Friday, February 17, 2012

Confused? Carry on

     Relatively early in J.R.R. Tolkien's The Hobbit, protagonist-burglar Bilbo Baggins and his companion dwarves leave Rivendell, the elf-lord Elrond's dwelling, known as the "Last Homely Home".  As they journey from there, their next obstacle are the "Misty Mountains."  Tolkien writes:

There were many paths that led up into those mountains and many passes over them.  But most of the paths were cheats and deceptions and led nowhere or to bad ends; and most of the passes were infested by evil things and dreadful dangers. . . .  Long days after they had climbed out of the valley and left the Last Homely House miles behind, they were still going up and up and up.  It was a hard path and a dangerous path, a crooked way and a lonely and a long.    Now they could look back over the lands they had left, laid out behind them far below.  Far, far away in the West, where things were blue and faint, Bilbo knew there lay his own country of safe and comfortable things, and his little hobbit-hole.  He shivered.*

Tolkien doesn't write it, nor does Bilbo voice it, but the reader (at least this reader) can sense confusion and uncertainty.  Bilbo had been uncertain from the moment the quest began, especially in his assigned role as the group's "burglar".  Yet he had found himself carried along on the beginning of this adventure.  And now it was really changing.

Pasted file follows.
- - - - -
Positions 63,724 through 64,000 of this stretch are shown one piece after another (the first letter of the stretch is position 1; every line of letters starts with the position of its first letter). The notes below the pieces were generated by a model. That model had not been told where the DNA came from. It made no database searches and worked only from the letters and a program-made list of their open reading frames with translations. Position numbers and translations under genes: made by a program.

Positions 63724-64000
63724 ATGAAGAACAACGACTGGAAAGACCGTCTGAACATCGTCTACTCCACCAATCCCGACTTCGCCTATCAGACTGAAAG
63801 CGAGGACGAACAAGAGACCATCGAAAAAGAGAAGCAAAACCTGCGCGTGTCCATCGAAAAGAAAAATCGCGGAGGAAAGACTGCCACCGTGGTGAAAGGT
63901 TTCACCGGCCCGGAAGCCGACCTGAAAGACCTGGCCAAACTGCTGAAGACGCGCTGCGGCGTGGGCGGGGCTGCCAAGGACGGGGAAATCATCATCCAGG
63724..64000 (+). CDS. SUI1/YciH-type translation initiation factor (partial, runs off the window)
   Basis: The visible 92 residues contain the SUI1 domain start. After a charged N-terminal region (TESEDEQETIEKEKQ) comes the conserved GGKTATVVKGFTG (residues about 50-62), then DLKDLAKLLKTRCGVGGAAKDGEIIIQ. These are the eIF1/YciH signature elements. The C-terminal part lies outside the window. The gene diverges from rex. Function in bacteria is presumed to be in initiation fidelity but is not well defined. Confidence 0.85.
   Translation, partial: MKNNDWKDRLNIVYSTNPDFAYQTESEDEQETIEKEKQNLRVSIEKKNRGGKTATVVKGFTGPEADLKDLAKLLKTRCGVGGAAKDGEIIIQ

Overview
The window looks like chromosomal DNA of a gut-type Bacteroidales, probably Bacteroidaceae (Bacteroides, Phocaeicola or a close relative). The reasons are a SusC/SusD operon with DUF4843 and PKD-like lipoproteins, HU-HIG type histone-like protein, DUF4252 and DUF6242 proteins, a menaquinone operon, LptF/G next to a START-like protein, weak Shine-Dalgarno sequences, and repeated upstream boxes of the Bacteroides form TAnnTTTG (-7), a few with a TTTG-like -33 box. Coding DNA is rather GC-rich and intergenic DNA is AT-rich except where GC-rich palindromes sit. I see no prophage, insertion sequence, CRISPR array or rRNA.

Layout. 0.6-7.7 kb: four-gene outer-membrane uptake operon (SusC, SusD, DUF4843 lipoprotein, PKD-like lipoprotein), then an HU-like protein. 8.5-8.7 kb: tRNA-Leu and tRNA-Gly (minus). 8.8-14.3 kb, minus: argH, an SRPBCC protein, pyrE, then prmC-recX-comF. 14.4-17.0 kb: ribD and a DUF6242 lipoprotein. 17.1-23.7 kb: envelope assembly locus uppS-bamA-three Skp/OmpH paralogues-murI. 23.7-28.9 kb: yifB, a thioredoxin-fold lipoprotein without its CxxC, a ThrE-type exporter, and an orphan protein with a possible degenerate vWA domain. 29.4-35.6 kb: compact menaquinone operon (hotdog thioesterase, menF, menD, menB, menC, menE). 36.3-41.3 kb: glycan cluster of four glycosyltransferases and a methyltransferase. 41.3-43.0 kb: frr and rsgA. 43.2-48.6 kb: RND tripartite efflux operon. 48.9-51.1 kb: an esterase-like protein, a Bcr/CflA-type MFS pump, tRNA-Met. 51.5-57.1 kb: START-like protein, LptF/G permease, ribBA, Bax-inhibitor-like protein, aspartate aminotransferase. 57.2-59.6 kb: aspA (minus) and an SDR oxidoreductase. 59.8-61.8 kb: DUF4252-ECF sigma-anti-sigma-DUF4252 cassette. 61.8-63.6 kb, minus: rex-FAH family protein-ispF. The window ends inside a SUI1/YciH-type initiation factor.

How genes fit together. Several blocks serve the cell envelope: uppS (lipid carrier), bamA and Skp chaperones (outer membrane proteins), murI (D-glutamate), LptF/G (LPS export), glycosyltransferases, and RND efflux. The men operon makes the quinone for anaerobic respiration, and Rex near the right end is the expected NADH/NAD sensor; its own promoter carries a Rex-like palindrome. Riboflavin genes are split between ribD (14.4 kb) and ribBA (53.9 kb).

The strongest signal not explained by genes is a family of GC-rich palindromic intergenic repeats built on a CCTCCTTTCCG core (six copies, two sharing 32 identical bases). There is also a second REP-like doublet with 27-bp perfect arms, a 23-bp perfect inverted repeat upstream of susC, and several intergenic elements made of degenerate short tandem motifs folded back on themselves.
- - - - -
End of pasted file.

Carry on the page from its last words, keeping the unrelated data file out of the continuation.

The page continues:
They had left the "Last Homely Home" and, now, up on the crooked path--one of many--on the Misty Mountains, he could look back and recall "his own country of safe and comfortable things".  That, and the cold, was enough to make him shiver.  It was a point, a time, of confusion.  And we, when confronted by uncertainty, yet with a summons forward are often prone to look back, and perhaps to follow that gaze, to where things were safe and comfortable.
      Maybe not the wisest, or best, choice -- to hunker down, or circle the wagons.  Certainly that safe, comfortable, home had qualities that made it so.  But circumstances change.  And that change may imply that the old comforts are inadequate for the new times.  These are opportunities for us to be stretched, to be changed, to grow.  Great spiritual/religious leaders consistently have called us to leave places of comfort.  They may promise an attractive future security, or an equally compelling future with NO security--but the promise is usually enough to galvanize followers to leave their "Last Homely Home" to try to create a better one.
       My sense is that times of confusion, of seeing a myriad of roads going everywhere, or nowhere, are times to collect what we love about the "Last Homely Home" and pack it up for a journey, or in Bilbo's case, an adventure.  As the hobbit learned, the journey over the Misty Mountains wasn't the only challenge he and his companions would face (he did know, certainly, that there was a dragon to encounter).   But he didn't turn back.  The promise of the adventure contained within the confusion was enough to convince him to carry on.
       Spoiler alert:  he made it over the mountains, met the dragon, acted as a burglar . . . and was changed!   Better than staying home, huh?



*J.R.R. Tolkien. The Hobbit or There and Back Again.  Rev Ed.  (New York:  Ballantine Books, 1974), 64.

No comments:

Post a Comment